Signed from Everton in the summer of 1991, ostensibly to offset the impact of the then ‘3 foreigners rule’, Andrew Stuart Murray McCall is a fascinating figure. He was born in Leeds, where his Scottish footballer father had settled after a solid if unspectacular career with Leeds and Halifax, and as such almost made a substitute appearance for England u21s which would have tied him to the Auld Enemy. Thankfully for Scotland and Rangers, he didn’t make it off the bench, which McCall has subsequently claimed was due to his gerrymandering after he realised he’d made a mistake in agreeing to an England call-up.
He started his professional career at Bradford, where he’s considered a club legend, and where his father was badly burned in the Bradford fire. After moving to Everton, McCall junior scored two goals in the 1989 FA Cup final after coming on as a sub and still ended up on the losing side, and a goal for Scotland against Sweden at Italia 90 showcased his ability on the world stage before he headed north to Ibrox. Always deprecating about his own abilities (he once said all he did was win the ball then give it to better players,) he had a curiously modest personality for a professional footballer. This might be symptomised by the light mullet hairstyle he has worn since 1992, but also by his willingness to wear any shirt number given to him. In fact, between his debut for Rangers in 1991 and his last game in 1998, he wore every outfield number at least once.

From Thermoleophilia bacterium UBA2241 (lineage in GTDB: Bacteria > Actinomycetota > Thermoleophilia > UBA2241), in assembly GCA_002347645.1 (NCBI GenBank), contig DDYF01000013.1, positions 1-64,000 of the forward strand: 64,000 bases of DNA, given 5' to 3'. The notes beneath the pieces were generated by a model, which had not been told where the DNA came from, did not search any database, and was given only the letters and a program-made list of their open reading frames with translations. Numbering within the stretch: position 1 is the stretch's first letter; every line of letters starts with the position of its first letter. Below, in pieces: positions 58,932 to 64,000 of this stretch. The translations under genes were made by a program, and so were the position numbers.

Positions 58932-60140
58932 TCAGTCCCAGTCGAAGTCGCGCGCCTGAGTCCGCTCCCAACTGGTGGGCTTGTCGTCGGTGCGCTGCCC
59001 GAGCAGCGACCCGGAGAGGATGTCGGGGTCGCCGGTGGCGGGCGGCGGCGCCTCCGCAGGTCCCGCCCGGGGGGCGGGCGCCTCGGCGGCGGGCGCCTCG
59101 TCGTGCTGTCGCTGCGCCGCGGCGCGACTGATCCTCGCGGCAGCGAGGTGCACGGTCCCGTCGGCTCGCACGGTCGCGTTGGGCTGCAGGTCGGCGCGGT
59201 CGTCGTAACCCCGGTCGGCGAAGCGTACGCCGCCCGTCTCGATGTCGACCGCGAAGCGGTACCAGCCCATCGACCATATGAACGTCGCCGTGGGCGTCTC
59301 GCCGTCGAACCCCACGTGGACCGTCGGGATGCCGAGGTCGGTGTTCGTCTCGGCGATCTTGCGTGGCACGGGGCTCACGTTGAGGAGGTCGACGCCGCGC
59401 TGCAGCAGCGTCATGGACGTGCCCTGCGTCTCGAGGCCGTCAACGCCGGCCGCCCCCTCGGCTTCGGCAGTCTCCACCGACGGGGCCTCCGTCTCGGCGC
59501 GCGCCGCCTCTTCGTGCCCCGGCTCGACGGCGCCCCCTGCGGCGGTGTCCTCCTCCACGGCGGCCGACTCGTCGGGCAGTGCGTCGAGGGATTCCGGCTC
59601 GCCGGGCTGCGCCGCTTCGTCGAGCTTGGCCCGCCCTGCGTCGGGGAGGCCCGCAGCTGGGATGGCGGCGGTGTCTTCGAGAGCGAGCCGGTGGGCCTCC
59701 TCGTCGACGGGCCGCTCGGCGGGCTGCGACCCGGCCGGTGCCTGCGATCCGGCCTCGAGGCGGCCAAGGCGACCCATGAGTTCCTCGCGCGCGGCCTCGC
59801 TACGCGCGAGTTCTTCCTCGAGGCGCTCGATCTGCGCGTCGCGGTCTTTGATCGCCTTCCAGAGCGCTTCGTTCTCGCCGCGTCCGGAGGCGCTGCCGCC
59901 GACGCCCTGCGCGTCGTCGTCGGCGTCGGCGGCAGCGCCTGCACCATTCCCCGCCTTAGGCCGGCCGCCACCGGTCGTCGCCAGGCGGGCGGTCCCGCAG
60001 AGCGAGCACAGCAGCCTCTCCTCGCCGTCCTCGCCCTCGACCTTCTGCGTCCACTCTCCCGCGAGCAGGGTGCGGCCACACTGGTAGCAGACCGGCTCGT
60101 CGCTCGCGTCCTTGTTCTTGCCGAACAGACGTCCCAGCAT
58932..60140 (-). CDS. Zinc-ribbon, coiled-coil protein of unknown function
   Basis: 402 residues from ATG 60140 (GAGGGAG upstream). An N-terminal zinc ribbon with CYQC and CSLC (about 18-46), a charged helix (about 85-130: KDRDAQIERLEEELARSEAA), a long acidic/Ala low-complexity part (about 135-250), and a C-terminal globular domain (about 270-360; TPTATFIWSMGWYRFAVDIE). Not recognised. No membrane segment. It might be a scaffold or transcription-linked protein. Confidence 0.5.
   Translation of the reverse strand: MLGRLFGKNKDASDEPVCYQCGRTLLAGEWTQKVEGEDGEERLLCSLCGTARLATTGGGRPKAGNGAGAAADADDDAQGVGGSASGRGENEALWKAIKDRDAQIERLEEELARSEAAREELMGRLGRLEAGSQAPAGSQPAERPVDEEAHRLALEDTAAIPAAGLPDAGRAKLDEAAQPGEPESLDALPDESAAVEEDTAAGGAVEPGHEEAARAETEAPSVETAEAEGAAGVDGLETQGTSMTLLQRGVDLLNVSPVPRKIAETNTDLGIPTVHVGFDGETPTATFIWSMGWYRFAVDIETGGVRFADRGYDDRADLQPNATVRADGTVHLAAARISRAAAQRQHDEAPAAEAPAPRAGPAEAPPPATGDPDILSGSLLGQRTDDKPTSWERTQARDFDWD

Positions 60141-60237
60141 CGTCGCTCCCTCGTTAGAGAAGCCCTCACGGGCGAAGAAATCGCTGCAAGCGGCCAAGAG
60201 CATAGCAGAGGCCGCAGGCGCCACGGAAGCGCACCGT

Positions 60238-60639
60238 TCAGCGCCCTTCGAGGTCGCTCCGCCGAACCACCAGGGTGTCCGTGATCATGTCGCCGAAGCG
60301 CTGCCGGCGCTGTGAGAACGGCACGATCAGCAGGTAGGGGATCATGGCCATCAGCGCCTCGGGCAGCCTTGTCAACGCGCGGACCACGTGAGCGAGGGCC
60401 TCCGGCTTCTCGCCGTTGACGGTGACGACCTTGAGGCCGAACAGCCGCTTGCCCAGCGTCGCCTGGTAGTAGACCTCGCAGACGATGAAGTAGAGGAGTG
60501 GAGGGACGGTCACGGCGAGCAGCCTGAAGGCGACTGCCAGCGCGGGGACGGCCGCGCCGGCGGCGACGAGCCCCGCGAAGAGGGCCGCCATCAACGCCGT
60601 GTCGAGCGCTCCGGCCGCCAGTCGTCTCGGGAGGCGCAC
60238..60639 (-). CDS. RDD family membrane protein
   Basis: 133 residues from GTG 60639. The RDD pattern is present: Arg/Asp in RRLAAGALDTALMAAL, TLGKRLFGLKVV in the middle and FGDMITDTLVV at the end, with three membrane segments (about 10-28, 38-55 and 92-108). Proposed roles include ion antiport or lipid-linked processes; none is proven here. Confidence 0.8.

|Season||Games Played (Possible Maximum)||Numbers Worn||Most Common (Occasions Worn)|
|1991-92||45 (55)||7,8,12||8 (33)|
|1992-93||54 (64)||2, 4, 6, 7, 8, 9, 10, 12, 14||2 (24)|
|1993-94||44 (57)||2, 3, 4, 5, 6, 7, 8||2 (13)|
|1994-95||36 (42)||2, 4, 6, 7, 8, 10||2 (15)|
|1995-96||33 (53)||4, 5, 7, 8, 10, 11, 12, 14||10 (22)|
|1996-97||13 (52)||6, 7, 10||10 (8)|
|1997-98||40 (52)||2, 4, 5, 6, 7, 8, 10, 12, 14||10 (14)|
While the table above suggests that McCall wore 2 for most of 1992-95, and 10 from 1995-98, in reality he was only in those shirts for about half the games he played. It’s also worth noting that between 1992 and 1995, Rangers didn’t really play with a recognised right-back, with Dave McPherson largely filling in there for two seasons, so McCall seemed to end up wearing number 2 by default. It’s also perversely pleasing to note that he wore the 11 jersey on only one occasion out of 265 games, against Juventus in the Champions League.